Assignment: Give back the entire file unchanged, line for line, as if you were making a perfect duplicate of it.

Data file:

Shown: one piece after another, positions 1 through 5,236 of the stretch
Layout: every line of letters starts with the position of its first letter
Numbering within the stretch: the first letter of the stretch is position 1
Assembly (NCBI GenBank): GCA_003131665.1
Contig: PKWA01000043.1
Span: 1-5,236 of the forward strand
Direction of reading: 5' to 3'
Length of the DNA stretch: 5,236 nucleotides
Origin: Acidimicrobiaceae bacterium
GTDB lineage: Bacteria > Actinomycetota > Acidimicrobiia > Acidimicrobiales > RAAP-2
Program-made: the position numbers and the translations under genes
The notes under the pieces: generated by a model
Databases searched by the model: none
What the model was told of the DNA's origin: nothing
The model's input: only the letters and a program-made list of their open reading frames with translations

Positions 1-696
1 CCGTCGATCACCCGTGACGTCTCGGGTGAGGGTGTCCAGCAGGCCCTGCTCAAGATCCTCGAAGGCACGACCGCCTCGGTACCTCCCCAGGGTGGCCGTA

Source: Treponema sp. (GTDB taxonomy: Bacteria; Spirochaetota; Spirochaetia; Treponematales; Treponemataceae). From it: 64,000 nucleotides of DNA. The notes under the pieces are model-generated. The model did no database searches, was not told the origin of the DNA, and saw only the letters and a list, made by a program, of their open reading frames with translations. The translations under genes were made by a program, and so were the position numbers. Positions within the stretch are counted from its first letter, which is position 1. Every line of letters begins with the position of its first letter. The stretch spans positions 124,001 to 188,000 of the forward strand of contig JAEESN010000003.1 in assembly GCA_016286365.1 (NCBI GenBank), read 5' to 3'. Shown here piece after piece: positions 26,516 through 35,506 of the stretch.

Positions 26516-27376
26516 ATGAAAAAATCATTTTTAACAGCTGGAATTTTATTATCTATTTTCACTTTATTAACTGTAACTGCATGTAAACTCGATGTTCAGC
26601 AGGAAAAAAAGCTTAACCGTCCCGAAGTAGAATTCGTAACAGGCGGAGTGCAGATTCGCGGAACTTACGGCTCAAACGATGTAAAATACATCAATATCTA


Shown: one piece after another, positions 1 through 5,236 of the stretch
Layout: every line of letters starts with the position of its first letter
Numbering within the stretch: the first letter of the stretch is position 1
Assembly (NCBI GenBank): GCA_003131665.1
Contig: PKWA01000043.1
Span: 1-5,236 of the forward strand
Direction of reading: 5' to 3'
Length of the DNA stretch: 5,236 nucleotides
Origin: Acidimicrobiaceae bacterium
GTDB lineage: Bacteria > Actinomycetota > Acidimicrobiia > Acidimicrobiales > RAAP-2
Program-made: the position numbers and the translations under genes
The notes under the pieces: generated by a model
Databases searched by the model: none
What the model was told of the DNA's origin: nothing
The model's input: only the letters and a program-made list of their open reading frames with translations

Positions 1-696
1 CCGTCGATCACCCGTGACGTCTCGGGTGAGGGTGTCCAGCAGGCCCTGCTCAAGATCCTCGAAGGCACGACCGCCTCGGTACCTCCCCAGGGTGGCCGTA

Source: Treponema sp. (GTDB taxonomy: Bacteria; Spirochaetota; Spirochaetia; Treponematales; Treponemataceae). From it: 64,000 nucleotides of DNA. The notes under the pieces are model-generated. The model did no database searches, was not told the origin of the DNA, and saw only the letters and a list, made by a program, of their open reading frames with translations. The translations under genes were made by a program, and so were the position numbers. Positions within the stretch are counted from its first letter, which is position 1. Every line of letters begins with the position of its first letter. The stretch spans positions 124,001 to 188,000 of the forward strand of contig JAEESN010000003.1 in assembly GCA_016286365.1 (NCBI GenBank), read 5' to 3'. Shown here piece after piece: positions 26,516 through 35,506 of the stretch.

Positions 26516-27376
26516 ATGAAAAAATCATTTTTAACAGCTGGAATTTTATTATCTATTTTCACTTTATTAACTGTAACTGCATGTAAACTCGATGTTCAGC
26601 AGGAAAAAAAGCTTAACCGTCCCGAAGTAGAATTCGTAACAGGCGGAGTGCAGATTCGCGGAACTTACGGCTCAAACGATGTAAAATACATCAATATCTA